There are currently a handful of G-Shock watches that support GPS timekeeping, in which the watch will manually or automatically sync the time from the time calibration information it receives from a GPS signal. Why would you want this feature? 1. You want your watch to be synced daily but are out of range of the Multi-Band 6 radio transmitters (which are located in the U.S, U.K., Germany, Japan, and China). 2. You cannot or do not want to use a G-Shock with the more common Bluetooth smartphone link feature to sync the time. G-Shock watches with GPS timekeeping can also determine the time zone of the watch’s location from the GPS signal.
The GPS timekeeping feature hasn’t been heavily promoted with the newer G-Shock models, but it can be very useful for some people. Watches with GPS timekeeping are self-sufficient and can receive the GPS signal anywhere in the world. All of the G-Shock watches with GPS time are also solar-powered, so they can serve as dependable survival watches. (Not all G-Shock watches with GPS timekeeping also feature GPS tracking and navigation features, but some do.) G-Shock watches with GPS timekeeping can automatically sync the time once per day. The following are current G-Shock models with this feature.
G-SQUAD GBD-H1000: The GBD-H1000 is the most recent G-Shock model with GPS timekeeping, and it is also G-Shock’s first major fitness smartwatch that is designed for runners. The GBD-H1000 also has useful outdoor sensors such as an altimeter, barometer, compass, and thermometer, as well as a step tracker. The GBD-H1000 also has a route tracking feature, and GPS is also used to determine distance for its fitness functions. The GBD-H1000 has solar-assisted power in combination with USB charging.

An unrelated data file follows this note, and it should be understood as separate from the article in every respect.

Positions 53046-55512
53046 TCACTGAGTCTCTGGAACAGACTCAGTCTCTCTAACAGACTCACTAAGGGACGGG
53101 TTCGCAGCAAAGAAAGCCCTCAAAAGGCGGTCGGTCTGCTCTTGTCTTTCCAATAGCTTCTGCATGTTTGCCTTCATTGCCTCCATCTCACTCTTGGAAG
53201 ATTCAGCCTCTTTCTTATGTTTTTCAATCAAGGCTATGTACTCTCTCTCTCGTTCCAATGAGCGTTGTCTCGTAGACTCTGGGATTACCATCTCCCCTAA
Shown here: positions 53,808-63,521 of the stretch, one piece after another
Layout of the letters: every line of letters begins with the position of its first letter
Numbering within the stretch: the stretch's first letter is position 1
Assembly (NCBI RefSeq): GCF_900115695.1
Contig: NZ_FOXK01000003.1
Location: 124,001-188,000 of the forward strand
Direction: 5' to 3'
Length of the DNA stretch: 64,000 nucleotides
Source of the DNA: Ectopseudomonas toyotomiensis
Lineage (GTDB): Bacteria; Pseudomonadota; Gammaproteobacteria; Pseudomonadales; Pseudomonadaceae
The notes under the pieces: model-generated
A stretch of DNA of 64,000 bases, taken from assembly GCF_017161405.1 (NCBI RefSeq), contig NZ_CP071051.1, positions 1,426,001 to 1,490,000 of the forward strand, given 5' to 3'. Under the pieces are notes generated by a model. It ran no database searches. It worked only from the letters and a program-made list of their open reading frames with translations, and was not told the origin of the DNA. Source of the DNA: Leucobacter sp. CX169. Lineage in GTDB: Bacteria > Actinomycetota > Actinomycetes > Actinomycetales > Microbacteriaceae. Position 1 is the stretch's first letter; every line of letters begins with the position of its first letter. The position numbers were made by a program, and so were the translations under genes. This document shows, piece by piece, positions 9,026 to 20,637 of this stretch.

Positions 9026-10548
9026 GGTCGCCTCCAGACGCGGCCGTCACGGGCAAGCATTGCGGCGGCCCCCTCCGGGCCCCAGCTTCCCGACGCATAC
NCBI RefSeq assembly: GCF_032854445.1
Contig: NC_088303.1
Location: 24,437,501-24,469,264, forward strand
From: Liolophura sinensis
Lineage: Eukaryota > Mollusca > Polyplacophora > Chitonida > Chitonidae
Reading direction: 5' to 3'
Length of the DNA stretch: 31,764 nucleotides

Rangeman GPR-B1000: Like the GBD-H1000, the survival-oriented and mud-resistant GPR-B1000 has outdoor sensors and solar plus USB charging, and it is the only G-Shock with a GPS navigation feature. Other useful outdoor features include sunrise and sunset times, and tide levels and moon age data.
Gravitymaster GPW-2000: The solar-powered GPW-2000 has both Multi-Band 6 and GPS timekeeping (a.k.a. “GPS Hybrid Wave Ceptor”). It doesn’t have a navigation feature like the Rangeman, but it can manually receive GPS position information and show approximate longitude and latitude coordinates on the watch. Only the GPW-2000-1A2JF is still active in Japan, and we feel like there’s a strong possibility that the GPW-2000 may be discontinued soon.
MRG-G1000 and MRG-G2000: MR-G is G-Shock’s flagship line of tough luxury watches. In addition to Multi-Band 6 and GPS timekeeping, the solar-powered MRG-G1000 and MRG-G2000 are known for their specially hardened titanium build. Part of the reason why the MR-G series is so expensive compared to other G-Shock watches is because it is manufactured by Casio’s most skilled workers at the Premium Production Line in Japan.
Discontinued G-Shock Watches with GPS Timekeeping:
The following models from the mid-2010s are no longer in production but can still be found from some third-party sellers and auction sites.
Gravitymaster GPW-1000: The GPW-1000 introduced GPS timekeeping to G-Shock in 2014, and it was the world’s first watch to feature both GPS timekeeping and radio-signal calibration (with Multi-Band 6). Fans nicknamed the watch “The Beast” because of its size, but this was before the time of the Mudmaster and larger Frogman and Rangeman models, which make the GPW-1000 seem not so big now. The GPW-1000 series was discontinued in 2016.
MT-G MTG-G1000: The MTG-G1000 with GPS Hybrid Wave Ceptor was the last generation luxury MT-G (Metal Twisted G-Shock) model before G-Shock introduced the smaller MTG-B1000, which added Bluetooth smartphone link but removed GPS timekeeping. The MTG-G1000 series was discontinued in 2017.